I don’t know about any of you, but I am a major procrastinator. (which might be why this is my first blog post in a loooong while. My apologies for that). For instance, I could go get to school, or I could sit here and read another chapter in my new book. Unfortunately, I tend to choose the later option, and after one chapter, I decide to read another, and maybe another, until the day slips by and my school is no where near done.
27 The lazy man does not roast what he took in hunting,
But diligence is man’s precious possession.
6 Having then gifts differing according to the grace that is given to us, let us use them: if prophecy, let us prophesy in proportion to our faith;
8 he who exhorts, in exhortation; he who gives, with liberality; he who leads, with diligence; he who shows mercy, with cheerfulness.
God obviously believes that diligence is important. In Proverbs look how it is called a precious possession, and in Romans look how diligence is listed for a leader.
9 Do not let a widow under sixty years old be taken into the number, and not unless she has been the wife of one man,
10 well reported for good works: if she has brought up children, if she has lodged strangers, if she has washed the saints’ feet, if she has relieved the afflicted, if she has diligently followed every good work.
Notice also that when giving orders about widows being brought into the church, how they too are required to have diligence.
There are consequences when we are lazy and procrastinate. I used school as an example above, and I can tell you I’m feeling the extent of my putting it off. This summer I still will be doing school; chemistry, spelling and vocabulary, to be exact. It is not only taking up my summer, but taking up time that I could be spending with my family or relaxing.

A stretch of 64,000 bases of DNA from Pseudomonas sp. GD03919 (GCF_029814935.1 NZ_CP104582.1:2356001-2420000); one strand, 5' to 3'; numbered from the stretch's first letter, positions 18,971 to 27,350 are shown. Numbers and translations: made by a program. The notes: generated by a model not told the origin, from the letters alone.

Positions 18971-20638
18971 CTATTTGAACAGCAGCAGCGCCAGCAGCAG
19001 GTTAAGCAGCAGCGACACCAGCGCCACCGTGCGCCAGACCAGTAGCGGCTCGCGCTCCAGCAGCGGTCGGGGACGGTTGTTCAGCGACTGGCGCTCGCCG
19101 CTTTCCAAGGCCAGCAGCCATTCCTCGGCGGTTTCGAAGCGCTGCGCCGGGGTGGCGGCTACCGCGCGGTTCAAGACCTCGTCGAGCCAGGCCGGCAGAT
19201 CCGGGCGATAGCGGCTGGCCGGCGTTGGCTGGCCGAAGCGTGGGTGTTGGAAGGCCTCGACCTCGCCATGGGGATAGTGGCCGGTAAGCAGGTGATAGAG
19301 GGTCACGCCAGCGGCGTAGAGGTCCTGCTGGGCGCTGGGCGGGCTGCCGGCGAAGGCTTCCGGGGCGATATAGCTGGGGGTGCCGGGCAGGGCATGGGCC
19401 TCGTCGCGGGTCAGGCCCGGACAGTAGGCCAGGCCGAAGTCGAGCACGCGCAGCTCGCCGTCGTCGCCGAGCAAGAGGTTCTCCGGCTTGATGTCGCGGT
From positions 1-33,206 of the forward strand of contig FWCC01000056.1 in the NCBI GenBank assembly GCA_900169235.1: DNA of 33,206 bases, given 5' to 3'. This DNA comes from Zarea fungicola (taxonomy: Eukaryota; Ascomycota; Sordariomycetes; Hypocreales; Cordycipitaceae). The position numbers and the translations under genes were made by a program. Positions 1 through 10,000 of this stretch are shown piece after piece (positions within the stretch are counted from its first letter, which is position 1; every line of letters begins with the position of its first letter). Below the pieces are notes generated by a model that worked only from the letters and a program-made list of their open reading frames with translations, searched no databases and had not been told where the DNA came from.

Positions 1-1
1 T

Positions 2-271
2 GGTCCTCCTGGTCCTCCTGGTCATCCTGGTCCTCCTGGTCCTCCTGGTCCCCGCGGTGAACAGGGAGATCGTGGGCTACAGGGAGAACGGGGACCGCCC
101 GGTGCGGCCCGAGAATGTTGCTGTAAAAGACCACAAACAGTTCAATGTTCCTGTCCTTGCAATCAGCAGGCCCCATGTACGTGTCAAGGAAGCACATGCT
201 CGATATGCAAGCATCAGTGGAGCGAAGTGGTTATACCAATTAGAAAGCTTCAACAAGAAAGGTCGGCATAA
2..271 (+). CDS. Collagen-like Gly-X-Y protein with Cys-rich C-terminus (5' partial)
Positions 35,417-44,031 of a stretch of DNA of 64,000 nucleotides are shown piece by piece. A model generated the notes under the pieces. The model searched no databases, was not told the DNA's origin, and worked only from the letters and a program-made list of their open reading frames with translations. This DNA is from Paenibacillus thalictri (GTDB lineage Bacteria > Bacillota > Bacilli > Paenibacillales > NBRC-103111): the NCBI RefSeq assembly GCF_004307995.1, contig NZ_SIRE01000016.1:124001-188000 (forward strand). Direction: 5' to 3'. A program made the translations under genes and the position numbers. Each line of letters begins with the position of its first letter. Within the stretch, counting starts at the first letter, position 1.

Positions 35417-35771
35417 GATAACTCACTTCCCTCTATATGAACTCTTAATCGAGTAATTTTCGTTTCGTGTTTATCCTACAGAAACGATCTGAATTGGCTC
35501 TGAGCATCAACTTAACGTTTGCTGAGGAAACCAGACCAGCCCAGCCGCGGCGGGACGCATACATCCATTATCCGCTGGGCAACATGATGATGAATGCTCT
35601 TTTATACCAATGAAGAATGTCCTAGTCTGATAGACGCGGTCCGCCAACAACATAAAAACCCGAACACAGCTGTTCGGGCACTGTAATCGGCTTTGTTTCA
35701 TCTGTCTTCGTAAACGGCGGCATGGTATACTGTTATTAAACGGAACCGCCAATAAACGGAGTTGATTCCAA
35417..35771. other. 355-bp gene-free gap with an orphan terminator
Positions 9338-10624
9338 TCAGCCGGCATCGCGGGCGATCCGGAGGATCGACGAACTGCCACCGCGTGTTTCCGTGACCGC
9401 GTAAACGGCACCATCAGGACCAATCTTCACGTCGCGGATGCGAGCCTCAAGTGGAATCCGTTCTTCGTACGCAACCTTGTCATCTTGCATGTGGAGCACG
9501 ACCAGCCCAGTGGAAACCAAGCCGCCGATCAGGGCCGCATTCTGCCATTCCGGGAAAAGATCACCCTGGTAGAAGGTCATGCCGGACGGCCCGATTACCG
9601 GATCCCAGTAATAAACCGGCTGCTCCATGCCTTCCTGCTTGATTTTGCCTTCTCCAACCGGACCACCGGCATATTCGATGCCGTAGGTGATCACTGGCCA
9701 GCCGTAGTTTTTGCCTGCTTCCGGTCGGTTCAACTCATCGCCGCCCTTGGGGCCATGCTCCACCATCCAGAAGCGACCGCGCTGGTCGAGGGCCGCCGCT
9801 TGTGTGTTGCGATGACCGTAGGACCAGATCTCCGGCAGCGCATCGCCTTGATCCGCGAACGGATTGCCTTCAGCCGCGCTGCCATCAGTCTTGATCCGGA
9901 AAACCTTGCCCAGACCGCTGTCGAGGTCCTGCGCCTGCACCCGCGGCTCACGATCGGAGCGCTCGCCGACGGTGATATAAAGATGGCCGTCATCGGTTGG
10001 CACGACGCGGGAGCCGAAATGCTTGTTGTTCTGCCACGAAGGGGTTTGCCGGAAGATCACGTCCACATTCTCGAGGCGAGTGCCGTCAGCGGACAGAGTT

But there can be worse consequences. God is not a God of laziness. He says in His word:
15 Laziness casts one into a deep sleep,
And an idle person will suffer hunger.
18 Because of laziness the building decays,
And through idleness of hands the house leaks.
30 I went by the field of the lazy man,
And by the vineyard of the man devoid of understanding;
31 And there it was, all overgrown with thorns;
Its surface was covered with nettles;
Its stone wall was broken down.
32 When I saw it, I considered it well;
I looked on it and received instruction:
33 A little sleep, a little slumber,
A little folding of the hands to rest;
34 So shall your poverty come like a prowler,
And your need like an armed man.
24 The hand of the diligent will rule,
But the lazy man will be put to forced labor.
4 The soul of a lazy man desires, and has nothing;
But the soul of the diligent shall be made rich.Laziness does not glorify the Lord, yet “whether you eat or drink, or whatever you do, do all to the glory of God.” (1 Corinthians 10:31). Therefore, when we are lazy, we go against a command given to us in scripture, and therefore we are in sin.
Since laziness is a sin, and diligence is a virtue, we need to stop being lazy and start being diligent. But how? For me, I tackle it head on best. Just make yourself stop being lazy. Set down your book and get to work. Force yourself to be diligent. It’s hard, but the rewards of doing it will greatly outweigh the consequences of you not doing it. It’s something I have been struggling with for a long time, but I think, with work, we can all overcome it.